The siege lasted through the afternoon of October 30 and the morning of October 31, with shots fired into the jacal in both isolated and bursts of fire. It was true that Baca was able to avoid the gunfire by lying on the sunken floor and he was able to start a fire in the stove in the early morning and fry some tortillas and beef before firing resumed.

Just as the situation appeared to climax, relief came in the afternoon when Deputy Sheriff Frank Rose arrived from Socorro, accompanied by Baca's good friend, Francisquito Naranjo. Rose declined at first to assume command of the situation until Deputy Bechtol, who had actually slept through most of the day, aroused and presented himself; chastened by Rose, he slunk back to the saloon in disgrace.

Greatly relieved, Cook managed an agreement that he would guarantee Baca's safety if Naranjo could coax Baca out. It worked. Baca appeared, covered in dust but unharmed and with a Colt in each hand, which he refused to relinquish. Rose took Baca to Milligan’s saloon and placed him under the protection of Cook's WS cowboys, who were less inclined to kill Baca. After all, Parham hadn’t been their foreman.

On the following day, November 1, Baca accompanied Rose and Naranjo to Socorro in the back of a buckboard with Cook's escort riding a demanded 30 yards ahead. It was learned later that two different groups of cowboys planned to ambush Baca on the way, but inebriated cowboys don't plan well and both failed. Cook was probably the hero of the whole affair, his wise restraint of the Texans' blood lust preventing a savage race war.

In the aftermath, Baca was tried twice and acquitted both times, the second in Bernalillo County. Apparently the "double indemnity" protection mattered little to the cattle interests who continued their vendetta against Baca and the Hispanic political structure. He remained in Albuquerque, serving as Deputy Sheriff to Santiago Baca; their relationship is unclear.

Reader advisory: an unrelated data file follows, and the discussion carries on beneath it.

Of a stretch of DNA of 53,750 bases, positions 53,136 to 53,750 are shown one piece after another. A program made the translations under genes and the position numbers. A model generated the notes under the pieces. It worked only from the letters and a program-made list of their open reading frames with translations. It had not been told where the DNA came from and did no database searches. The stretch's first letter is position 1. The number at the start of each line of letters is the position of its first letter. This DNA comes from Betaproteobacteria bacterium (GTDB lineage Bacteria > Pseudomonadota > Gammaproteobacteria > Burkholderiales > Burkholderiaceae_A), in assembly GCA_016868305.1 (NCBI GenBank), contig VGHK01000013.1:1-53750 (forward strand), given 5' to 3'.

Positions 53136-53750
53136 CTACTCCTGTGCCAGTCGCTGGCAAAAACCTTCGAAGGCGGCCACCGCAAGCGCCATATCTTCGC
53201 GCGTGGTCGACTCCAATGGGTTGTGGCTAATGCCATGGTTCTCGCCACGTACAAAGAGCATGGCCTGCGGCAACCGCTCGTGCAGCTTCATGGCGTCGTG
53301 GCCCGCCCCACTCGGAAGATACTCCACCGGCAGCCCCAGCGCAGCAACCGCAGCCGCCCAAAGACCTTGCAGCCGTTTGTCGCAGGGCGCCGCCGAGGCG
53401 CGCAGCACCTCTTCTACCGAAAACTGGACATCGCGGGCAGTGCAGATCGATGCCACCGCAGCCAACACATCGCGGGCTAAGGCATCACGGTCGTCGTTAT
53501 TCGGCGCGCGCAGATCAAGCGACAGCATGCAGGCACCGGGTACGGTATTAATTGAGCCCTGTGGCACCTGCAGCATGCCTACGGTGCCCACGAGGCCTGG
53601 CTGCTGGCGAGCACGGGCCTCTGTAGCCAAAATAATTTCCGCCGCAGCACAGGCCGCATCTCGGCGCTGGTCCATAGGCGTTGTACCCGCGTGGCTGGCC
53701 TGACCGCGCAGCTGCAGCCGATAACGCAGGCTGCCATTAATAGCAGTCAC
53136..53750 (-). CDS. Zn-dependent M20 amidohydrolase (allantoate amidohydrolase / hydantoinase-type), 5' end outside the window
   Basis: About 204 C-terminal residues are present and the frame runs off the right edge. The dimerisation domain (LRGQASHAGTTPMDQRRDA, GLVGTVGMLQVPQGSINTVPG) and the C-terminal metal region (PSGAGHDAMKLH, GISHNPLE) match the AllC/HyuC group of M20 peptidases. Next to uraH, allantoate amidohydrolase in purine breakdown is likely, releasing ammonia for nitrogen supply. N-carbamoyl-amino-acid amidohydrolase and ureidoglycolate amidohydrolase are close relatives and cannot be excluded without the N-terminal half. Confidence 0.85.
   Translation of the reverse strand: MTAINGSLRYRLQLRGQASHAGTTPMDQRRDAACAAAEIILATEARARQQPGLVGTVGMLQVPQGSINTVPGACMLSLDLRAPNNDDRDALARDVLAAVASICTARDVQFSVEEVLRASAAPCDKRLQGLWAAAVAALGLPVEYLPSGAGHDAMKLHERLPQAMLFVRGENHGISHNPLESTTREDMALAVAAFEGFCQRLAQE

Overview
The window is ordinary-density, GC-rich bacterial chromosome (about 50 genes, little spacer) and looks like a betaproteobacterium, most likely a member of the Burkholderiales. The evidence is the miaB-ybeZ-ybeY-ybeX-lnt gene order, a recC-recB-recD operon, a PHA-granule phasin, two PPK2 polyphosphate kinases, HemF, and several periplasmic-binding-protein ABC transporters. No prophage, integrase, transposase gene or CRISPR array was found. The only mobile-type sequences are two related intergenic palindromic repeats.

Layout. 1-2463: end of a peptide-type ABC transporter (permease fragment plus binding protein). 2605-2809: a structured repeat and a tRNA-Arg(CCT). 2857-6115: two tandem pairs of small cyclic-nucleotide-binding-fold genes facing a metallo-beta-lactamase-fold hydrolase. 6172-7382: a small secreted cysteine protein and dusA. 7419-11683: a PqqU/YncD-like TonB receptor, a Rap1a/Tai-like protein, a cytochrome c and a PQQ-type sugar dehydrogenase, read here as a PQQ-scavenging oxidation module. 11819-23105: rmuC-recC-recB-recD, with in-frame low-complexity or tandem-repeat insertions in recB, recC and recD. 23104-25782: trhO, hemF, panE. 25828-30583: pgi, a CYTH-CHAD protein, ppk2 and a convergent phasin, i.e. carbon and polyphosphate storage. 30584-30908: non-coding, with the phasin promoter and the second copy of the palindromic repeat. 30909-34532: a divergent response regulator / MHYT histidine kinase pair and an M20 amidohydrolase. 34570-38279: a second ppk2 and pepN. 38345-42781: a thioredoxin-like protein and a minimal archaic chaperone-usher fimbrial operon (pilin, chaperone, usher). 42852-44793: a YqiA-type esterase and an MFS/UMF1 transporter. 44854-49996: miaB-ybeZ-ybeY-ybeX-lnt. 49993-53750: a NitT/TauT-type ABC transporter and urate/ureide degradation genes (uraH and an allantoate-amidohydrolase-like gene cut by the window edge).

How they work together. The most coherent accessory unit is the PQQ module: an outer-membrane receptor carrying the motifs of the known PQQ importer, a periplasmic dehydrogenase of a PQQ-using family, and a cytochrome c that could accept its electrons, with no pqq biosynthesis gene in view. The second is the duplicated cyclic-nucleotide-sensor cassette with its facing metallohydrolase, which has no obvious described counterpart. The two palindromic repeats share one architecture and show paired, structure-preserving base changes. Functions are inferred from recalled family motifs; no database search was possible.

Baca's brave, if foolish, defiance of the trigger-happy cowboys actually had long-standing influence in New Mexico. He earned grudging admiration from the cowboys and the undying support of a newly emboldened Hispanic population. The more moderate-minded elements of the cattlemen were able to move to the fore and New Mexico enjoyed a de-escalating level of outrageous behavior and improving race relations that remain to this day.

As to the legend of Baca's stand-off, it’s true that we cannot believe everything we hear. Baca's early interest in the law and his powerful reputation led him in to a long and successful career in both the law and politics. As such, he had a ready and willing audience to his glib tongue and as many Old West characters did, he was not above embellishing his story.

The dozen or so shooters at Frisco Plaza soon became 80; the one casualty of the shoot-out became four, one wounded man became eight; the 400 or so fired rounds became 4,000 with over 380 bullet holes in the door. He also added attempts to dynamite the jacal and torches burned out on the sod roof.

Baca remained a visible figure in New Mexico for the next 60 years. His fortunes waxed and waned as he supported his countrymen rich and poor, donating his services to the poor. He managed to temporarily blacken his reputation when he befriended and supported Albert Fall in his political campaign and even when Fall became Secretary of the Interior. Fall's involvement in the Teapot Dome Scandal tainted Baca for a time, however, his own personal integrity and public service survived the blemish and Baca died with his boots off in 1945, well within the lifespan of many Single Action Shooting Society members.

Baca's fantastic story took on a life of its own over the years and was accepted without question even by the likes of Walt Disney in his series on Baca "from Frontierland." It is very interesting to see Walt wearing a splendid Hollywood buscadero gun belt, demonstrating what a pile of 4,000 cartridges looks like, then firing his twin pearl handled Colts to wake up his dozing musicians and ordering them to sing the Ballad of Elfego Baca.

Ball, Larry D.; Elfego Baca in Life and Legend; University of Texas, El Paso; 1992

Hardin, Jessie Wolf; Old Guns and Whispering Ghoss: Elfego Baca and the Frisco War; 2006

Keleher, William A.; Memoirs, Episodes in New Mexico History; Sunstone Press; 2008